NBA Playoffs Preview: Atlanta Hawks

The Jazz June - The Boom, The Motion, and the Music (2000)

Let me spoil this one from the start: just as the Atlanta Hawks have a bunch of guys who all play exactly the same position, The Jazz June had three (!) guitarists.

Usually we like to keep the punchline hidden til at least two-thirds of the way down the post, when you're on the hook to sign up for our newsletter or to see some sort of usgoldbureau.gif banner ad you didn't expect. Gold is the only store of value that's never been worth nothing, after all, and just look at this chart and imagine how rich you'd be if you'd bought some gold back during the halcyon days of ought-six and held it til now:

click to enlarge the image; then call your broker!

Of course, if the adage Negative Dunkalectics's own "Kirk Krack" invented the other day about how "you can't live in gold!" is true, I might as well invent two other similar adages just to make this post look like less of a mess:
  1. "You (usually) can't form a great band around three guitarists!" &
  2. "You (usually) can't win with an NBA team comprised almost entirely of 6'7" athletic guys who all basically play the same position!"
Ok: that's a little too baggy to make a memorable adage, so let's just call it a parable.

According to the Rigorous Schedule we've set for posting these playoff previews, I was supposed to schedule this to post in the afternoon yesterday, before the Hawks got blown out in last night's game against the Pacers. After giving some serious thought to firing myself from ND, I realized that this one extra game helped prove my thesis, viz., that the Hawks will get knocked out in round one by the Magic AND that they're condemned forever to be a middling team that wins 45 or so games and loses in round one until their management understands the concept of "comparative advantage."

Since you're unlikely to dust off your Ricardo, comparative advantage succinctly entails that enormous gains in wealth and productivity come from specialization and trade through which people can complement each other's special skills. Read this thing Don Boudreaux wrote (then send some hate mail about how I posted a link to
Ricardo’s result, which still holds up today, is that what matters is not absolute production ability but ability in producing one good relative to another.
Ann and Bob are the only two people on an island. They use only two goods: bananas and fish. If Ann spends all of her working time gathering bananas, she gathers one hundred bunches per month but catches no fish. If, instead, she spends all of her working time fishing, she catches two hundred fish per month and gathers no bananas. If she divides her work time evenly between these two tasks, each month she gathers fifty bananas and catches one hundred fish. If Bob spends all of his working time gathering bananas, he gathers fifty bunches. If he spends all of his time fishing, he catches fifty fish. If Ann and Bob do not trade, then the amounts that each can consume are strictly limited to the amounts that each can produce. Trade allows specialization based on comparative advantage and thus undoes this constraint, enabling each person to consume more than each person can produce.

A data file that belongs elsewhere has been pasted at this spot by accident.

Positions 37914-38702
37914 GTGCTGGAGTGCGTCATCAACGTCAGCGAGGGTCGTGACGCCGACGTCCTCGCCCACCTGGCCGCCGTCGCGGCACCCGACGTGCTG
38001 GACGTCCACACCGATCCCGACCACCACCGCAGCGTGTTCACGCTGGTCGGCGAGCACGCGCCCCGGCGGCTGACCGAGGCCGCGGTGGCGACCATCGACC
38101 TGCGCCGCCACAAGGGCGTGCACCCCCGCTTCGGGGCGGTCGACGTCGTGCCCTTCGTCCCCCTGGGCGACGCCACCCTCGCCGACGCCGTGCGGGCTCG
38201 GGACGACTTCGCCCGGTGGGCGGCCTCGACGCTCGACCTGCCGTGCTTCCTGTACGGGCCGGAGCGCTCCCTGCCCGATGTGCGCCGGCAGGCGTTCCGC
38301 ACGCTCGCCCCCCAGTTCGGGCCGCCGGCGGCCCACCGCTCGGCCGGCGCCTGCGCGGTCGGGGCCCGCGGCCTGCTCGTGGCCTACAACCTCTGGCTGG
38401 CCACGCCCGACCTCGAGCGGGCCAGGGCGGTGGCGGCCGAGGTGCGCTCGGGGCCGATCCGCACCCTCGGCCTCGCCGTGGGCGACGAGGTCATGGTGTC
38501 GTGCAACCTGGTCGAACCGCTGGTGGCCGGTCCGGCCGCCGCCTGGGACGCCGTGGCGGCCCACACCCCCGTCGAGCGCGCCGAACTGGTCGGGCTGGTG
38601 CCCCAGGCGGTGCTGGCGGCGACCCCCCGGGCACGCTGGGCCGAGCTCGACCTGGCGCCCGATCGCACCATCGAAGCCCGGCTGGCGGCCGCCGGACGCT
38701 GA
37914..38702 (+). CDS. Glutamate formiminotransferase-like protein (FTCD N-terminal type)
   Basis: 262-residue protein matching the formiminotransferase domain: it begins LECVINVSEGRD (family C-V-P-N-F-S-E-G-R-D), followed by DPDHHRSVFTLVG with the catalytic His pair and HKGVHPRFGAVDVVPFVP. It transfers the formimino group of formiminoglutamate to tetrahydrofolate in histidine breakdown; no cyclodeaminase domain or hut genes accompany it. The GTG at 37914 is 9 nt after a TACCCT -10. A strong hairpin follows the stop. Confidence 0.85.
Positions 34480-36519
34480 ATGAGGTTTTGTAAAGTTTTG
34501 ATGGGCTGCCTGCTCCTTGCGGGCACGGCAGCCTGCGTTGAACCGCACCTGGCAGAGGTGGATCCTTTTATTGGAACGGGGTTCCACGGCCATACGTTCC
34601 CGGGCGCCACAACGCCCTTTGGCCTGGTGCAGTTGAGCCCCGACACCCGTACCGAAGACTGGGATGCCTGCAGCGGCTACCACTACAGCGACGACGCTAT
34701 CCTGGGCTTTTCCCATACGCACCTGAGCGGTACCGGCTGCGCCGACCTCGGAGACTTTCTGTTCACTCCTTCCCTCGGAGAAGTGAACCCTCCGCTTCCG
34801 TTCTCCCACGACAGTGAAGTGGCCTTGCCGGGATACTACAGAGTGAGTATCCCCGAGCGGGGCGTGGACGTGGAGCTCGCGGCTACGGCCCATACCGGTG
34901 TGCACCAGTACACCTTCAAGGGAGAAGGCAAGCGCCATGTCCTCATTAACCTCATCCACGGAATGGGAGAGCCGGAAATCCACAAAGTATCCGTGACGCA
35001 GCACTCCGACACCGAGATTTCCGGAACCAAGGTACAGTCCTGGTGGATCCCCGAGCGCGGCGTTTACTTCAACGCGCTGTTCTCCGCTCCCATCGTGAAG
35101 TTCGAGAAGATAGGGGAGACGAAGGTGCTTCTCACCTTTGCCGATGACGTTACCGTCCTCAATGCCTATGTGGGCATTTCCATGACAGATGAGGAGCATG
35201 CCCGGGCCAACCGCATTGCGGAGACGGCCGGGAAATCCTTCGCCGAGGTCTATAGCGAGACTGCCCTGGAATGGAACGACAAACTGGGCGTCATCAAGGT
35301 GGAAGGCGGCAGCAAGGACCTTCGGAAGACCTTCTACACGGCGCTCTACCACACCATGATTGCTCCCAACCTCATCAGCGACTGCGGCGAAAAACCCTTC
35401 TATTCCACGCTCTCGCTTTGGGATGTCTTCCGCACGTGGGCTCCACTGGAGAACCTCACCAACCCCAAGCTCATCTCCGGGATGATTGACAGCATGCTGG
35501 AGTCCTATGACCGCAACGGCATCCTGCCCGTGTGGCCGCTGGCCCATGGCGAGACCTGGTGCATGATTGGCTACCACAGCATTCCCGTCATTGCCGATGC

Got it??? 

Let's just say that NBA teams have adapted different positions in order to utilize different players' complementary skills best and to make teams that are more than the sum of their parts, including point guards adept at passing, penetrating, and knocking down threes and big men who can post up, rebound, and block shots. Compared to these specialists, 6'7"-6"10" wing players are generalists: good at many things, but great at nothing in particular. Like Andre Igoudala.

And, wouldn't you know it, the Hawks's roster's filled with generalists: they even famously passed on exceptional specialist point guards Chris Paul and Deron Williams to draft the prototypical Hawk, Marvin Williams. Check out the roster:

(Editor's note: here's the place for a bad joke about how if the Hawks ever move to Seattle with their current roster, they should call themselves the Washington Generalists. Also: you're fired.)

sorry -- I forgot to move the mouse pointer. deal with it dog.gif

I have to imagine that the Pape Sy draft pick took place after somebody in the Hawks's front office read, saw the line "NBA Comparison: Marvin Williams/Josh Smith/Josh Powell/Joe Johnson/Damien Wilkins," and immediately thought "now THERE'S the guy we want!" This year the Hawks have no first round pick (they dealt it away to the Wizards in the Kirk Hinrich-Mike Bibby trade that later ruined the Miami Heat's chances of slowing down Derrick Rose in the playoffs), but you'll never guess who projects them picking in the second round:

Anyway, just as the Hawks limited their team by drafting a bunch of guys who aren't complementary because they all duplicate each others' skillsets, The Jazz June limited themselves by also having a bunch of guys who duplicated each others' skillsets: three guitarists.

The Jazz June's lesson for the Hawks is that this usually doesn't work out! Somehow people remember the band with nostalgia but let us never forget that almost all of The Jazz June's records were mediocre. They Love Those Who Make The Music was one of the most average products of the myriad Promise Ring/Get Up Kids clones and The Medicine wasn't much better. 

Similarly, the Hawks got blown out yesterday by the Indiana Pacers.

Of course what makes a parable more complex than an adage is the fact that it includes more than one event... and in the story I'm making up on the fly here, that second event is a reversal! Are you ready?